It is understandable that the current administration would want to exhaust all diplomatic options before deciding to use force against Iranian nuclear infrastructure. Any airstrike against these enrichment sites would be quite challenging because Iran’s nuclear sites are scattered across the country and some of them are extremely deep underground. It could also lead to a massive regional conflict and prompt large-scale attacks on US forces and its allies throughout the Middle East.

Yet, fears of an overwhelming Iranian response to any strike may be overblown. When former President Trump killed Iranian general Qassem Solemani, the Iranian response was mild in comparison to the retaliation that was expected for killing such a senior member of the military leadership. Israel has been bombing Iran and its proxies in Syria for more than a decade, with negligible retaliation from Iran. The most recent strike reported was a suspected Israeli air strike this past March, which killed an advisor for Iran's Revolutionary Guards Corps (IRGC). Israel's Chief of staff at the time, Aviv Kochavi, said Israel had struck 500 Iranian-affiliated targets in 2020 alone and credited the IDF for slowing Iranian efforts to entrench themselves in Syria.

Perhaps if the US adopted the same strategy towards Iran and its proxies, the mullahs would be convinced that the US would use force as a last resort. Eager to avoid a war that would remove themselves from power, they would back down and agree to a deal that would be to the benefit of the West. Instead, the strategic modus operandi of the Biden White House can be summed up with four words: desperate and delusional diplomacy.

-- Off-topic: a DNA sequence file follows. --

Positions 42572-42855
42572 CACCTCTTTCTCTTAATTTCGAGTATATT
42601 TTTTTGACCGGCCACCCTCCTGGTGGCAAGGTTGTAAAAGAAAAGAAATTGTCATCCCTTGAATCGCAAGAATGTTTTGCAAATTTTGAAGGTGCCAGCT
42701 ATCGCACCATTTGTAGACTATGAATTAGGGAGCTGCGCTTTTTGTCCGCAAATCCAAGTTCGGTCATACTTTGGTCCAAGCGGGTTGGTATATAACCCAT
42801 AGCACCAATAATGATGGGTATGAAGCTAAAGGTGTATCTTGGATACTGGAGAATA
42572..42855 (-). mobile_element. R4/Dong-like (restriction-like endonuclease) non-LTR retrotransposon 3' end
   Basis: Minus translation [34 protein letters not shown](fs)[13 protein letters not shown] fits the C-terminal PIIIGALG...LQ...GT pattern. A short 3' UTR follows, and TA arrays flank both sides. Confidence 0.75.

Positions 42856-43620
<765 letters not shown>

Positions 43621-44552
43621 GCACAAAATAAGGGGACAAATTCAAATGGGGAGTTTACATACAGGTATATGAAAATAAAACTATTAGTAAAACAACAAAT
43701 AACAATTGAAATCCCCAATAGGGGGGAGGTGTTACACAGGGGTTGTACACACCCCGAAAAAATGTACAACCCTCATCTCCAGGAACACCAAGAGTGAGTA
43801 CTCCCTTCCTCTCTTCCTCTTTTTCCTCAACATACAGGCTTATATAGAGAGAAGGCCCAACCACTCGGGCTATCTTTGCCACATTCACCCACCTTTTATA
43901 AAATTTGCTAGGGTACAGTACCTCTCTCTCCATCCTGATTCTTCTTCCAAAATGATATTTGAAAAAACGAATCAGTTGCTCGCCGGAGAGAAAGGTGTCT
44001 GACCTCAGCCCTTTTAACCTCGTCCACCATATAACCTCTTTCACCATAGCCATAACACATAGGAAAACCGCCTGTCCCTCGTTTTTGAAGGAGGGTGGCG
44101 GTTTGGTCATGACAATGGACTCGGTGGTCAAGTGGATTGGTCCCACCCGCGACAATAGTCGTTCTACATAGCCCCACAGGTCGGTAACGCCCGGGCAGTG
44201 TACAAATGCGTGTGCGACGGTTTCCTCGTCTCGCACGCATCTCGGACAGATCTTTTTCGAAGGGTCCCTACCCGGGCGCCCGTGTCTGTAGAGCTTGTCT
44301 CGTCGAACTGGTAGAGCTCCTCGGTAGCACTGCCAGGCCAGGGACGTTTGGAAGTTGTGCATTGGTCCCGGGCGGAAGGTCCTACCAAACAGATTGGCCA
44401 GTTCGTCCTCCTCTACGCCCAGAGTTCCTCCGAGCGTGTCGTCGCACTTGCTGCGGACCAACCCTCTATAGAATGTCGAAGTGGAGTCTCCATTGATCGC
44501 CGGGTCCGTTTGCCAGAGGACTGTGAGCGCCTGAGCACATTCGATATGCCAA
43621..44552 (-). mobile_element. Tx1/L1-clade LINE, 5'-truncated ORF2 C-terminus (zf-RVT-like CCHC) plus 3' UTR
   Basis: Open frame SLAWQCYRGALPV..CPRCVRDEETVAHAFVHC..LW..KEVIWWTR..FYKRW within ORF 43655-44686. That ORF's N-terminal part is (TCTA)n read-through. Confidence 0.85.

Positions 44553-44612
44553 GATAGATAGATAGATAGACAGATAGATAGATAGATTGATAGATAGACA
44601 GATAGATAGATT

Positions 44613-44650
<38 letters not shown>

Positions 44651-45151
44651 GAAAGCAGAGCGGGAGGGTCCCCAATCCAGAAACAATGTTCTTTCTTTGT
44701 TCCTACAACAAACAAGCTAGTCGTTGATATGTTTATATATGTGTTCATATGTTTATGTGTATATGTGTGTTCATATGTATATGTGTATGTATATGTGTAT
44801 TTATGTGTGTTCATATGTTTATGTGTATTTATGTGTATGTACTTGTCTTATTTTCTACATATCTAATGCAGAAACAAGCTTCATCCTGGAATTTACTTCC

Featured Interview

Interview with MP Kareem El Shams

A Discussion On Internal Security Within The Palestinian Authority

This month Platform got a chance to speak with Fatah and Palestinian MP Kareem Al- Shams. We discussed how the security situation in the West Bank has impacted Palestinians living in Jericho and across other areas. We hope you enjoy reading!

Platform: Do you think the rising hostilities by jihadi groups in the West Bank will reach the Jericho governorate of the West Bank?

Kareem: While there have been some amongst the camps outside of Jericho city who are sympathetic with these groups, I firmly believe that the Palestine security forces are more than capable of deterring them.

Platform: Do you think that the rise of the militant group Lion's Den will make it harder for the Jericho region to build new tourist attractions and could negatively impact the Palestinian economy in the region?

Kareem: Unfortunately yes, we have seen a vast increase in the number of people avoiding Jericho and our vendors have all suffered.

Platform: What do you think of what happened in Nablus to the German tourist called Gerald Hetzel?

Kareem: While I don’t believe foreign tourists should receive such violent treatment, it was ill advised for him to enter with such an Israeli marked car. And I advise other tourists, including those who are Jewish, to arrive in a neutral manner.

Platform: Do you think it is in the interest of Fatah to protect tourists in a more visible manner?

Kareem: Yes, I believe we should have our security forces further patrolling any popular sites in the West Bank. We should do it not only for the sake of the tourists, but also to decrease the IDF presence in the region. Their presence is only a hindrance that does not allow for Fatah to solve Fatah problems.

Quote of The Month

"Three things are to be looked to in a building: that it stand on the right spot; that it be securely founded; that it be successfully executed"

- Johann Wolfgang von Goethe

Editor's Note

This month has featured challenges for societies around the world that require responsible leadership to provide solutions. One of our articles covers the arrest of former US President Donald Trump, and our author delves into some of the irresponsible legal bias of the justice department. Another article covers the arrest of Pakistan's former Prime Minister Imran Khan, who has led the country to a dangerous place and any improvement in the current situation will require responsible leadership. A different article features the growth of ESG, a new movement to hold corporations accountable for their social and environmental policies. If responsible leadership can be found, solutions will follow.